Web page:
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Please note that Mommsen uses the AUC chronology (Ab Urbe Condita), i.e. from the founding of the City of Rome. You can use this reference table to have the B.C. dates

THE HISTORY OF OLD ROME

IV. The Revolution

From: The History of Rome, by Theodor Mommsen
Translated with the sanction of the author by William Purdie Dickson


The History of Old Rome

Chapter VII - The Revolt of the Italian Subjects, and the Sulpician Revolution

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Page 23

It is evident from these arrangements-- and was, indeed a matter of course-that the Italians now no longer thought of wresting equality of rights from the Romans, but purposed to annihilate or subdue them and to form a new state. But it is also obvious that their constitution was nothing but a pure copy of that of Rome or, in other words, was the ancient polity handed down by tradition among the Italian nations from time immemorial:--the organization of a city instead of the constitution of a state, with primary assemblies as unwieldy and useless as the Roman comitia, with a governing corporation which contained within it the same elements of oligarchy as the Roman senate, with an executive administered in like manner by a plurality of coordinate supreme magistrates.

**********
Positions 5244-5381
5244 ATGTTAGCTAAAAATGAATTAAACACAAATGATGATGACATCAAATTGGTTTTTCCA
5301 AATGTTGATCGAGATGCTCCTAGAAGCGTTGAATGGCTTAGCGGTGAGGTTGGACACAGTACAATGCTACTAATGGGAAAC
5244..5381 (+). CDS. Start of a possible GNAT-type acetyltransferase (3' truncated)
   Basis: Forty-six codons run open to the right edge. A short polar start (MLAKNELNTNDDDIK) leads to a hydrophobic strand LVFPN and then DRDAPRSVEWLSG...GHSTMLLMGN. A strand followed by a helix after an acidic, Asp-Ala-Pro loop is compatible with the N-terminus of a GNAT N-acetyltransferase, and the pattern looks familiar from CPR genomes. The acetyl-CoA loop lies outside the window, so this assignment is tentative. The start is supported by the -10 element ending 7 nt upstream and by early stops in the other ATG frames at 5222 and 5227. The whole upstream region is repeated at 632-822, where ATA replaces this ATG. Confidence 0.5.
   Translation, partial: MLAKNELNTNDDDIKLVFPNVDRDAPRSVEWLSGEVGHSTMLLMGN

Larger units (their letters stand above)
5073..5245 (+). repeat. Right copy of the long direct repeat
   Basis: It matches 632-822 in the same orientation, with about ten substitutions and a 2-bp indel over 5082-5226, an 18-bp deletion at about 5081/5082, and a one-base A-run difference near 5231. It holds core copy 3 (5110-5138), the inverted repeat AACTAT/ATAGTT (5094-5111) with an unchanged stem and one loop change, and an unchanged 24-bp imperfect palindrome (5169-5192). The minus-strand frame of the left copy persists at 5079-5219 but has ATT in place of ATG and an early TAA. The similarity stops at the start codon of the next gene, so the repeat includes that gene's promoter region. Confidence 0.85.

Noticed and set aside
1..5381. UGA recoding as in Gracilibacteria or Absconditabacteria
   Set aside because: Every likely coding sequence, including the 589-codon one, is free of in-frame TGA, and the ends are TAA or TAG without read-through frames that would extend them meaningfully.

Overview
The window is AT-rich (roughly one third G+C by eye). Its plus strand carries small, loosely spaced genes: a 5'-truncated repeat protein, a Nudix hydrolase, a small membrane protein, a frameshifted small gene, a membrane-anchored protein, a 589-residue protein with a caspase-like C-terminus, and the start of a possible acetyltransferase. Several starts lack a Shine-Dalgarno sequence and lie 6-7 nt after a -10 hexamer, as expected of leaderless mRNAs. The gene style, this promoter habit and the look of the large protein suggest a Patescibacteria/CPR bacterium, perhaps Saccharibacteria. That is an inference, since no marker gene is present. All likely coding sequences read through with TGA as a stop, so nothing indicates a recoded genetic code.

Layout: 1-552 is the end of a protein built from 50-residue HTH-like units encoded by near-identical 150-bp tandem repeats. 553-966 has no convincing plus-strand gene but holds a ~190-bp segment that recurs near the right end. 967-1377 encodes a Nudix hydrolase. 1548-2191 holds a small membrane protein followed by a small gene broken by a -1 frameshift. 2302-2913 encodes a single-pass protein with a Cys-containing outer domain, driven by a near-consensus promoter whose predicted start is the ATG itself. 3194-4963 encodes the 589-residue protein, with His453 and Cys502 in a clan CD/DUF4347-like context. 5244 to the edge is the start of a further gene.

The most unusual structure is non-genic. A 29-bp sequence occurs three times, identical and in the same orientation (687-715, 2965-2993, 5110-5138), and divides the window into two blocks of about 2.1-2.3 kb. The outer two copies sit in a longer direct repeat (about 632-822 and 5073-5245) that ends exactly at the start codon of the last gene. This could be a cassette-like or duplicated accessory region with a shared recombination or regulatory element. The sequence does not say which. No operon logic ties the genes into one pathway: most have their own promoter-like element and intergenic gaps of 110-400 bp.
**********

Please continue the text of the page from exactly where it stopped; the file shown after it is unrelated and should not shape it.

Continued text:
This imitation descended to the minutest details; for instance, the title of consul or praetor held by the magistrate in chief command was after a victory exchanged by the general of the Italians also for the title of Imperator. Nothing in fact was changed but the name; on the coins of the insurgents the same image of the gods appears, the inscription only being changed from Roma to Italia. This Rome of the insurgents was distinguished--not to its advantage--from the original Rome merely by the circumstance, that, while the latter had at any rate an urban development, and its unnatural position intermediate between a city and a state had formed itself at least in a natural way, the new Italia was nothing at all but a place of congress for the insurgents, and it was by a pure fiction of law that the inhabitants of the peninsula were stamped as burgesses of this new capital.

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Reference address : https://www.ellopos.net/elpenor/rome/4-07-sulpician-revolution.asp?pg=23